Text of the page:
Change of instruments: He inserts fine sandpaper into the handpiece and slides it over the surfaces at slow speed. Attention: The implemented surface texture should not get lost.
Now it’s all about nuances. Tiny portions of a balanced mixture of BASE DENTINE A3 and light orange EFFECT CHROMA 5 are added in the neck area. This is how Renato Carretti reduces the translucency precisely and implements a warm appearance. He uses the same mixture to extend the contact surface towards the gingival area. Renato concentrates and dabs ceramic onto the surface again and again, spreading it evenly, at times stopping to think about the next step. It’s only about small details now.
He reduces the translucency of the rest of the crown with a very fine layer of milky NEUTRAL. Here we go: The restorations are put into the furnace.
During the correction firing, the participants are absolutely concentrated implementing changes. Renato keeps walking from one desk to another to take a look at the restorations and provide tips and advice.
After the firing, the moment of truth has arrived: the first clinical try in! The air is full of tension as Dr. Jens Gebrande takes the temporary restorations to put them on the stumps for the very first time. If you listen closely, you’ll hear the drum roll. The first glimpse into the mirror: It’s all going into the right direction! A few minor corrections will be done in accordance with the patient:
The translucency in the transition area from incisal edge to bulge area will be reduced a bit.
The contact surfaces will be extended towards the gingiva to close up on the black triangle.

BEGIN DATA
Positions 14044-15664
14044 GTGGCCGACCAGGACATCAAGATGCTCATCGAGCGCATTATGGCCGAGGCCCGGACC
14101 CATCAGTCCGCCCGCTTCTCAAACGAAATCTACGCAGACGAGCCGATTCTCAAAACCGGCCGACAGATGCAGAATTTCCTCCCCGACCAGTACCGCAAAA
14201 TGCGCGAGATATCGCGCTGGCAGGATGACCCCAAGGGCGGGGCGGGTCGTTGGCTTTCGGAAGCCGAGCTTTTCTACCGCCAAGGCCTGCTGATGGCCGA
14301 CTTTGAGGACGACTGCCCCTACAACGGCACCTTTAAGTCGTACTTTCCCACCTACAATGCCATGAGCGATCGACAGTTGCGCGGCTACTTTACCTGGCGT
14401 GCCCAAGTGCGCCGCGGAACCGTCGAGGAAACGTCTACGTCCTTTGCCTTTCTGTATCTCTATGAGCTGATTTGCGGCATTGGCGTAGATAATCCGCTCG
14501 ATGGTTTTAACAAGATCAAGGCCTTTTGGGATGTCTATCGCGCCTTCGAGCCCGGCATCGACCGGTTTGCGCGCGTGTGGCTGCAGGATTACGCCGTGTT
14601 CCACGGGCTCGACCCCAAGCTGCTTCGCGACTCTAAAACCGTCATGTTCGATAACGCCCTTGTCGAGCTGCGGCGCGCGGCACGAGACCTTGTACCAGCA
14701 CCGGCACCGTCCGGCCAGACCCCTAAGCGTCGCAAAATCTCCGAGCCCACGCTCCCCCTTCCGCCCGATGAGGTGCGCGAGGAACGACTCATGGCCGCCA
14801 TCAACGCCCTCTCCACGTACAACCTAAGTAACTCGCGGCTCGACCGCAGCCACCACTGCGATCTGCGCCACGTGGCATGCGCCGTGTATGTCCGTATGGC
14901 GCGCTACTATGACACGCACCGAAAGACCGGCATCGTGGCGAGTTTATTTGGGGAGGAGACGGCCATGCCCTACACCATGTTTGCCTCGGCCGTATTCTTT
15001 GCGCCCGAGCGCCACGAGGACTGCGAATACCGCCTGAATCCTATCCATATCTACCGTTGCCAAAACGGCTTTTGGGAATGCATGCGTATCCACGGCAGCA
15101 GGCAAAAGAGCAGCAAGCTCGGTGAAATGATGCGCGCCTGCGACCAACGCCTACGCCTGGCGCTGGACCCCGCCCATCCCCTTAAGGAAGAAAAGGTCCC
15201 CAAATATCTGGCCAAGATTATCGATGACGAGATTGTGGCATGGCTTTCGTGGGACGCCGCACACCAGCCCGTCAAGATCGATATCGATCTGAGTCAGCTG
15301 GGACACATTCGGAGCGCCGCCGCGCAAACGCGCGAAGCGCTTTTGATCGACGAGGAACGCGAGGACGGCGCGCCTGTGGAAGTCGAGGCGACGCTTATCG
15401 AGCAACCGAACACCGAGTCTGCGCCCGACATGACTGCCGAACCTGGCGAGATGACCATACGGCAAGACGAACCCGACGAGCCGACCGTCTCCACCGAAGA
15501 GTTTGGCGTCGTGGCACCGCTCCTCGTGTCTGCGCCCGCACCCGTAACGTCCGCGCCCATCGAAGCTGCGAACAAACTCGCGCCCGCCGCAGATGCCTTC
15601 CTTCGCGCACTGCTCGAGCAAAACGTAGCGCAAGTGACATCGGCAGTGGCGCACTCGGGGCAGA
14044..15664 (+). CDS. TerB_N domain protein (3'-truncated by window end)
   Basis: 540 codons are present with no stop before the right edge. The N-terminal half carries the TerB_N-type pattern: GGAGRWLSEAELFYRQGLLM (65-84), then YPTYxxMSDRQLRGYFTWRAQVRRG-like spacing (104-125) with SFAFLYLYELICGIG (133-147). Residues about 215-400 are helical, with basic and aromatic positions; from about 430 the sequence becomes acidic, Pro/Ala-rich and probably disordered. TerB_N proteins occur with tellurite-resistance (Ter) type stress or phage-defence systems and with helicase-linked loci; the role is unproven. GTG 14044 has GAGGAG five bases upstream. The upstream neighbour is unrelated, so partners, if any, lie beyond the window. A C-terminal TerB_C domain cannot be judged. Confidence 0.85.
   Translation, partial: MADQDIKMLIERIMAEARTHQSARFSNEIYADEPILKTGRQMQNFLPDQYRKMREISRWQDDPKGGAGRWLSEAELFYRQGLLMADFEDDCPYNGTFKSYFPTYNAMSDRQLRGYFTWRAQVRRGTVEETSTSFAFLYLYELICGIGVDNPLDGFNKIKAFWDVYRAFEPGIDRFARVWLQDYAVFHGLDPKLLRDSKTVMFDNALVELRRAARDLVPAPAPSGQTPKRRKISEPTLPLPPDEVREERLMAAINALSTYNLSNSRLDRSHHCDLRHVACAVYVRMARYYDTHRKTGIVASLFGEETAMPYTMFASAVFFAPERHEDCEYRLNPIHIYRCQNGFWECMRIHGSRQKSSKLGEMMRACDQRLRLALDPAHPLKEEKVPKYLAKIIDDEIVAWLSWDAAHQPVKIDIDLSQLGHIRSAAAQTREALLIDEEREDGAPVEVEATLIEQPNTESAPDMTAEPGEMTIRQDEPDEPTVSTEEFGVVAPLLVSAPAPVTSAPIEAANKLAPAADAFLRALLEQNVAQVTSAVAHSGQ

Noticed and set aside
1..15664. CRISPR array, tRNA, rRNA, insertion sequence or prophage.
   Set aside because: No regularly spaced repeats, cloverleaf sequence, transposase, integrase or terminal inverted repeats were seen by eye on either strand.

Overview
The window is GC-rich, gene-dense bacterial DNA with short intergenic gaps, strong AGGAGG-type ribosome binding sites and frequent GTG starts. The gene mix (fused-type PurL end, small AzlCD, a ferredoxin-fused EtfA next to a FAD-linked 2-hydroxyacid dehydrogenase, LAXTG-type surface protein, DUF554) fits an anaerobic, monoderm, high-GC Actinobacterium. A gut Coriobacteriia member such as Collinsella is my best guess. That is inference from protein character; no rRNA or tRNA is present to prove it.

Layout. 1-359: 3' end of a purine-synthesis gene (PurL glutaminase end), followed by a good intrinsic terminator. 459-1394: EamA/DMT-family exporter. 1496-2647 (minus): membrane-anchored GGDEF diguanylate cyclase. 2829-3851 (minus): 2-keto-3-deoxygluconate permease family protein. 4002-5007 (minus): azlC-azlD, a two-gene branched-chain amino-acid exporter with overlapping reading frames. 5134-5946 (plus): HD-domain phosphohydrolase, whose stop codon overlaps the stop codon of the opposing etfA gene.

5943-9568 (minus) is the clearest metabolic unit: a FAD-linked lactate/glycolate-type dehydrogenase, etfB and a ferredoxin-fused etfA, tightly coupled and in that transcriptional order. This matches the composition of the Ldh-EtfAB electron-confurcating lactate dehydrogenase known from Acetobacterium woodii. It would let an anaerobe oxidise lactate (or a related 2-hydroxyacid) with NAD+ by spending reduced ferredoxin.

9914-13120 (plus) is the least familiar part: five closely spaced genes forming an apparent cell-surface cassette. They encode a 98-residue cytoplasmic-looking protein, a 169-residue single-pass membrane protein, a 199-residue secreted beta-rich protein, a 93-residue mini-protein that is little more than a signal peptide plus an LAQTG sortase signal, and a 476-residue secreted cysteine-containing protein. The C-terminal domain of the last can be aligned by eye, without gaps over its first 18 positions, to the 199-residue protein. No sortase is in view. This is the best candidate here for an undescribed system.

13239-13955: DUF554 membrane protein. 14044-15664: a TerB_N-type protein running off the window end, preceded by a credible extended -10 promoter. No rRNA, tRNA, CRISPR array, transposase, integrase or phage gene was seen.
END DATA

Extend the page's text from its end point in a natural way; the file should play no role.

The teeth are supposed to look a bit narrower morphologically.
The second dentine firing allows for the precise finalization of the effects of morphology and colors. Renato designs the neck area more chromatic with a one-to-one mixture of BASE DENTINE A3 and light orange EFFECT CHROMA 5. He adds a balanced mix of BASE DENTINE A2 and NEUTRAL for the structure of the bulge area.
He also uses NEUTRAL for the incisal area to reduce the translucency with the slightly opaque ceramic. He applies a light blocker palatinally of whitish INTERNO 01 for the same reason and covers it with chromatic EFFECT CHROMA 2 (sand-beige).
Having controlled the occlusion, layering can now be finalized. The crowns are carefully taken from the model and fixed with a pair of tweezers from the lumen side. Here we go!
Just as in the preceding ceramic layering steps, he carefully fills and smoothens the approximal areas one after the other.
Renato has a final tip for Youngbae Kim and Ryo Funaki from the US and Bashar Omar and Vanessa Bauer from Germany: “I haven’t applied too much. Make sure you leave enough space for the second dentine firing! This way you will be free to decide later if you need more chroma or translucency.”
He positions the two crowns on the firing pin and puts everything into the furnace.
He chooses a firing program and the furnace drives the restorations up into the firing chamber, step for step.